Ho Thi Kim Lan
I am the Education Outreach Manager at Save Vietnam's Wildlife, working to make change for the better.
Which ASAP species you are working to conserve, and can you tell us a little about your work?
I work at Save Vietnam’s Wildlife, a local NGO which acts to stop the extinction and champion the recovery of pangolins and endangered species in Vietnam by holistic approaches: Wildlife Rescue and Rehabilitation, Site Protection, Education Outreach, Conservation Breeding, Species Conservation, and Advocacy.
My direct work doesn’t focus on doing field research, patrolling in the forest, or rescuing pangolins; but the education outreach to empower people to take informed actions to protect these ASAP species. I lead the team ranging from 7 - 10 educators to develop, deliver, monitor, and evaluate education outreach programs for different target audiences. E.g., school programs from school children aged 4-17; wildmeat demand reduction for wildlife consumers; building capacity for university students, law enforcement officers, and conservation practitioners; raising awareness and involve forest-based communities in conservation, social research for the public, and engagement programs with donors and partners.
These programs have been being strategically developed and delivered for targeted groups in and around protected areas where there are wildlife strongholds and wildlife consumption hot spots in Vietnam.
What inspired you to start a career in conservation?
My university lecturer introduced me the phrase “wildlife education” and thought it might fit my desire of doing good for communities and nature. And it does! At that time (2008), no universities in Vietnam offered courses about wildlife conservation education. Even all referencing documents on the internet are in English that I had to use Google Translation to understand. Realising that early on, I spent two years in university and one year after graduating volunteering to learn more about that field. After that, I participated in a field course in Borneo Island in Malaysia, sponsored by the British Ecological Society and Tropical Biological Association (TBA). Being inspired by TBA trainers and course-mates, and experiences in conservation after that, I got more motivation for pursuing the field of wildlife conservation education over the past 12 years.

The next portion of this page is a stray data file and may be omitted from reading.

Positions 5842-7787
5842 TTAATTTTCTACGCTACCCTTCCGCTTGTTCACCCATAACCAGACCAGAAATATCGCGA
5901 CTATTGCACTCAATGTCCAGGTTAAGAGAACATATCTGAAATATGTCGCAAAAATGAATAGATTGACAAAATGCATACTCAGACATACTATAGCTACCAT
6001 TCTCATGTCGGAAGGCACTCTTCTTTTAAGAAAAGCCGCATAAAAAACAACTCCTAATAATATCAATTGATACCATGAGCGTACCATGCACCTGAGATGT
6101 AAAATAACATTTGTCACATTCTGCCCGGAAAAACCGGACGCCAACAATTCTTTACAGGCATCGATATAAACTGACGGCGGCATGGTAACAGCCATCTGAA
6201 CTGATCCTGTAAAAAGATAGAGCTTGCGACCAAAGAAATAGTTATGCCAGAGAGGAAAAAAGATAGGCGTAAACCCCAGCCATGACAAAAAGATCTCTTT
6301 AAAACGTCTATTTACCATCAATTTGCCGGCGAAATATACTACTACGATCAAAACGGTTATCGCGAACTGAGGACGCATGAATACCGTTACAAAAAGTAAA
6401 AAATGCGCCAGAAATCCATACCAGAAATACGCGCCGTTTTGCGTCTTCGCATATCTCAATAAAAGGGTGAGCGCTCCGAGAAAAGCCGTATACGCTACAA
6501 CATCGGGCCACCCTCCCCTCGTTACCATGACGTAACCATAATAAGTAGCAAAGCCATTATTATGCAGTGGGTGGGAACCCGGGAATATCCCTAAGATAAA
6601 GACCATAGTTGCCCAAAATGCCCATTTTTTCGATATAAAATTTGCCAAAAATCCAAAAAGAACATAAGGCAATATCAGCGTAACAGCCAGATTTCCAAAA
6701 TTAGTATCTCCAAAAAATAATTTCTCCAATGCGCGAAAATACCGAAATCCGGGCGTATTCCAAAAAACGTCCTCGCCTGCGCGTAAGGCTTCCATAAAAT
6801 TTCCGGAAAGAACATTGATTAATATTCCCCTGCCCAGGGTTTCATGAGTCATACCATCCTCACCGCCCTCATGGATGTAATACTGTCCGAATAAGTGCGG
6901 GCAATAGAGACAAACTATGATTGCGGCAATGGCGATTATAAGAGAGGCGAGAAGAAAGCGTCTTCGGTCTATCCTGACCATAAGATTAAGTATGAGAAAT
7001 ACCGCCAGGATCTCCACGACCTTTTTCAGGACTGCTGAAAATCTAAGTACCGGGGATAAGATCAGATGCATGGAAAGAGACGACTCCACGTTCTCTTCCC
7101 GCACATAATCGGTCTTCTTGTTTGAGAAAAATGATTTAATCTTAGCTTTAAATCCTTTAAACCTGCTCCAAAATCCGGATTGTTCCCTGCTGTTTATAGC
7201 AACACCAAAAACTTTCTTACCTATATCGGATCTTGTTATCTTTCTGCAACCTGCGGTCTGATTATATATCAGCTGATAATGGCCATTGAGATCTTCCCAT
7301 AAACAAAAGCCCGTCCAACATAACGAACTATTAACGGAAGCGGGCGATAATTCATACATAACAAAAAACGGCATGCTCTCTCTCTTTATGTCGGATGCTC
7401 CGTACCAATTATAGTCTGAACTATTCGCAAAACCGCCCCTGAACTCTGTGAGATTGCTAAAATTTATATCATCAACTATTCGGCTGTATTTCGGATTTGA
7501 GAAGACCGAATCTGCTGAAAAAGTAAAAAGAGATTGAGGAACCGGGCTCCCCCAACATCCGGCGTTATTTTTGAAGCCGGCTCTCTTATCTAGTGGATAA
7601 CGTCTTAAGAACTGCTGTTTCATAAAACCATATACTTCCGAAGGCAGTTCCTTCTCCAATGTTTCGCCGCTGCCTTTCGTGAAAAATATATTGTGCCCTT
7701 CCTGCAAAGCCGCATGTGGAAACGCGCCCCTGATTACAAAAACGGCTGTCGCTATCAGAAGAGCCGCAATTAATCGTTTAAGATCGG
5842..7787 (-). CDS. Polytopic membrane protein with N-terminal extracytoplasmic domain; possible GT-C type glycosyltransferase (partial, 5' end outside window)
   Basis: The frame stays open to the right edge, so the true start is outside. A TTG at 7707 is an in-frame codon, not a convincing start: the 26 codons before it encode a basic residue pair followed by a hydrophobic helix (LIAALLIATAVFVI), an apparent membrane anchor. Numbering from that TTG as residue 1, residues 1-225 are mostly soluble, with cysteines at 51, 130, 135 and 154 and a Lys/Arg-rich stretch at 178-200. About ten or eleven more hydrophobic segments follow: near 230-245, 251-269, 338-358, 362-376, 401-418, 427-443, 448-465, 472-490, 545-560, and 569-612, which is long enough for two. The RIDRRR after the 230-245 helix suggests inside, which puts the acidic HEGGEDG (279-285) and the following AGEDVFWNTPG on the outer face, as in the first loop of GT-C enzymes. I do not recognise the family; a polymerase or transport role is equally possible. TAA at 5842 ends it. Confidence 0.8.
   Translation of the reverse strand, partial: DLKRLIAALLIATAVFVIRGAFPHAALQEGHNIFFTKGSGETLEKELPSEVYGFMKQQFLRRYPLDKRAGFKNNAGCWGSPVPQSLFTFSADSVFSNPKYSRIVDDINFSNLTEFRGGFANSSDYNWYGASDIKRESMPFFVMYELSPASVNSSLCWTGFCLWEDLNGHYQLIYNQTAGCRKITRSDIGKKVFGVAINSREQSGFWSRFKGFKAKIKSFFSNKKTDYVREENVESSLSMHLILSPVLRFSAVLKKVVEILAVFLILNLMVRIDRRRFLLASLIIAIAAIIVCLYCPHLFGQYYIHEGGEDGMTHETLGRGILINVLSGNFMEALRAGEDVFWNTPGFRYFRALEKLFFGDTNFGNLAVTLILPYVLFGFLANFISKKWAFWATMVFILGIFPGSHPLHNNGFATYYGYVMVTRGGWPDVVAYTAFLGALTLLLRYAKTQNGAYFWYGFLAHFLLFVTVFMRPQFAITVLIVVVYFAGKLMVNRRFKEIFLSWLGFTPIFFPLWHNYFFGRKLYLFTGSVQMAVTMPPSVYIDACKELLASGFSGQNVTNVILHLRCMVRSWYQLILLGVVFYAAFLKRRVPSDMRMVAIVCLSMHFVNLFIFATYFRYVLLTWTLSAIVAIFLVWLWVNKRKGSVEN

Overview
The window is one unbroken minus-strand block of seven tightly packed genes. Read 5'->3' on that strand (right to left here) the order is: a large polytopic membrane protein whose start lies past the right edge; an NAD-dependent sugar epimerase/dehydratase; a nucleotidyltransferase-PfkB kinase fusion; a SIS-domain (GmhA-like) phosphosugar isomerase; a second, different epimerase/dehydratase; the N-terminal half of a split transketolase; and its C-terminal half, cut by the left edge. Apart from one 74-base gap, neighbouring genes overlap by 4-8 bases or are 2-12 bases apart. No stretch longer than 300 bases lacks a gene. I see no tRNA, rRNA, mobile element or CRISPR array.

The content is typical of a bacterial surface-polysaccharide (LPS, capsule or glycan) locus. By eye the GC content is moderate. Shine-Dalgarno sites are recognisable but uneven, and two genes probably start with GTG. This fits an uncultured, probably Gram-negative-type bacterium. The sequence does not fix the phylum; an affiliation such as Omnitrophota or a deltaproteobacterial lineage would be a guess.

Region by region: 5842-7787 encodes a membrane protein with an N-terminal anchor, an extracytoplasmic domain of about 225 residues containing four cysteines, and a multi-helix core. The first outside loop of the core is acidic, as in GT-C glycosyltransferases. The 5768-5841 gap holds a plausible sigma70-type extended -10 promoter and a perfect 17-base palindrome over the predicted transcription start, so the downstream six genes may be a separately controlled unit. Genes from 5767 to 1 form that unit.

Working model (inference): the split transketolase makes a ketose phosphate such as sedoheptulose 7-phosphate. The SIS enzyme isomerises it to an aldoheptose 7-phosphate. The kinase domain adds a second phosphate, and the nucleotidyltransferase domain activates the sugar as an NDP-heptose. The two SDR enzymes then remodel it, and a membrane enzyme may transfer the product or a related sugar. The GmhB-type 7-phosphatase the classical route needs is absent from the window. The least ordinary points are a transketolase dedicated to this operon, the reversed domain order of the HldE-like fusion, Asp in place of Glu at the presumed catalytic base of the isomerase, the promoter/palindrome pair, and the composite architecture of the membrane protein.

For 7 years working at SVW, my education outreach team built and ran Vietnam’s first Pangolin Conservation Education Centre. Our programs directly involved over 20,000 school children aged 7-17, trained 2,500 law enforcement officers, 200 university students and conservation practitioners, advocated and convinced 3,956 forest-based citizens to participate in our community programs, and engage with hundred thousands of people, students, teachers, enterprises, NPOs.
How do you think the Women in Conservation Leadership Programme will help you in carrying out your work?
Firstly, the Women in Conservation Leadership Programme will increase my understanding about gender issues in wildlife conservation to address gender challenges for myself, my staff, and conservation colleagues. All my team members are women. Our work requires us to work with diverse stakeholders with different characteristics, education, careers, social status, and genders. The insights, knowledge, and skills gained from the programme can assist me and female conservationists and colleagues to protect ourselves (female conservationists and colleagues) from gender issues so that we can work in a safer, more inclusive, and equal environment to fight for our ASAP species.
Secondly, the programme will help to keep my insights, knowledge, skills, and network in conservation up to date to deliver better conservation programmes as well as address management issues. As a founding employee, my responsibilities in the organisation are growing and more challenging, not only to ensure the team achieves our education outreach goals but also to sustain the organisation’s development. The insights, knowledge, and practical skills provided in the three modules of the course will assist me to address potential challenges to work more effectively, with my team, to achieve our organisation’s conservation goals in conserving ASAP species.